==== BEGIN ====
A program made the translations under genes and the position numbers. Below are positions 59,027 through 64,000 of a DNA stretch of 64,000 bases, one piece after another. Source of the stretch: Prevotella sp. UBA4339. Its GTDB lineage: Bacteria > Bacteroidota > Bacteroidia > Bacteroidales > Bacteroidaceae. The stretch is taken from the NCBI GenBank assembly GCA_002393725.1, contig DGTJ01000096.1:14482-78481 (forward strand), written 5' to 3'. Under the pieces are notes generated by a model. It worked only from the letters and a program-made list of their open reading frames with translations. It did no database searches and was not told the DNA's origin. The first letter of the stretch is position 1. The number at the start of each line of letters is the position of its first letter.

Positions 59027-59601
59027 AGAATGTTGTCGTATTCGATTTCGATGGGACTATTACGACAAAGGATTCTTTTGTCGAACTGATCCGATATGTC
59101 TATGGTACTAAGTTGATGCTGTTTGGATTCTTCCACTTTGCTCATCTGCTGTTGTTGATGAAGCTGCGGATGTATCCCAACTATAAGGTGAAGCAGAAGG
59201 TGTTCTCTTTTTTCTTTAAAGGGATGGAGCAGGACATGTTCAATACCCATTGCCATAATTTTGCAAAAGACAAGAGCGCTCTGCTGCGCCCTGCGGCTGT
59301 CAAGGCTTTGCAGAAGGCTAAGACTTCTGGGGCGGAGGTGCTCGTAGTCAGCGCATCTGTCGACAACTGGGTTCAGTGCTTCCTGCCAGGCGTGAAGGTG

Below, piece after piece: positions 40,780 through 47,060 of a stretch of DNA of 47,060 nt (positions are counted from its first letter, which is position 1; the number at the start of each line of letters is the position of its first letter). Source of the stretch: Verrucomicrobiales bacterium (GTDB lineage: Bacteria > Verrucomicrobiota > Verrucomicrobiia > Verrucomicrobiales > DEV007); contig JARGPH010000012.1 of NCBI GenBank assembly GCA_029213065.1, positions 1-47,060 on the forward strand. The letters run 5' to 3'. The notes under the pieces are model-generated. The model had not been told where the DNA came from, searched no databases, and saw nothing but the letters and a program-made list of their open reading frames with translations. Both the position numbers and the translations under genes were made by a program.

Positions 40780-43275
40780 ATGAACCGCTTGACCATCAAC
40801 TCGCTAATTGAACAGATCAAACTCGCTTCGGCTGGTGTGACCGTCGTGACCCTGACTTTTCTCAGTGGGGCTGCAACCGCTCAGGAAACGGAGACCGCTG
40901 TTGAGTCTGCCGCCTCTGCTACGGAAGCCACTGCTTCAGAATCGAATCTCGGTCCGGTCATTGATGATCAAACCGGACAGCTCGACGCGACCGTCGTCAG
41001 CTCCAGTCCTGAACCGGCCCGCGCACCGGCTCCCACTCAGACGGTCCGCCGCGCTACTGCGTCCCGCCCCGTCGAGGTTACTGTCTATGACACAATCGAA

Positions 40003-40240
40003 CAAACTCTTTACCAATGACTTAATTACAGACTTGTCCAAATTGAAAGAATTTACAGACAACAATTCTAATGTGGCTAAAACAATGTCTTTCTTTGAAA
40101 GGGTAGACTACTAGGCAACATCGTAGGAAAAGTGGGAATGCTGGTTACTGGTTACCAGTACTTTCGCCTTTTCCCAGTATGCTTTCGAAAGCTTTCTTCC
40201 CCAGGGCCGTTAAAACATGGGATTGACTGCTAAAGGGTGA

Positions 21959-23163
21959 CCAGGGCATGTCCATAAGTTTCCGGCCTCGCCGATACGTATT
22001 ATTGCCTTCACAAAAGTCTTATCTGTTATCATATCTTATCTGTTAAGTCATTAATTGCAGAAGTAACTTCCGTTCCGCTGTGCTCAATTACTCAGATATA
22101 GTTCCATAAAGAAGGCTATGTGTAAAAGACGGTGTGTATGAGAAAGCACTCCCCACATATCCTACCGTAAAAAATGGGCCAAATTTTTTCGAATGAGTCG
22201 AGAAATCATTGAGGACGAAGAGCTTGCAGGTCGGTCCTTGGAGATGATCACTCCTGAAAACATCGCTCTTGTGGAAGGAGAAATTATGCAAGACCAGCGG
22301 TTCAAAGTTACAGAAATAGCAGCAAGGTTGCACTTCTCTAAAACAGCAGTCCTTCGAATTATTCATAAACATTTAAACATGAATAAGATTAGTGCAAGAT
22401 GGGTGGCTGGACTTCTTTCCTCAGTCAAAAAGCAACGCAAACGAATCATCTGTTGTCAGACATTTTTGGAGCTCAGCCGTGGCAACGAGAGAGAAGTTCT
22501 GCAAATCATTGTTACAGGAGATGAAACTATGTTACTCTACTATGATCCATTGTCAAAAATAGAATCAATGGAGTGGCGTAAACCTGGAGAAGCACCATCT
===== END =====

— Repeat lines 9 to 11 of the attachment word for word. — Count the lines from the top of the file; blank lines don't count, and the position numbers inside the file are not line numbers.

40780 ATGAACCGCTTGACCATCAAC
40801 TCGCTAATTGAACAGATCAAACTCGCTTCGGCTGGTGTGACCGTCGTGACCCTGACTTTTCTCAGTGGGGCTGCAACCGCTCAGGAAACGGAGACCGCTG
40901 TTGAGTCTGCCGCCTCTGCTACGGAAGCCACTGCTTCAGAATCGAATCTCGGTCCGGTCATTGATGATCAAACCGGACAGCTCGACGCGACCGTCGTCAG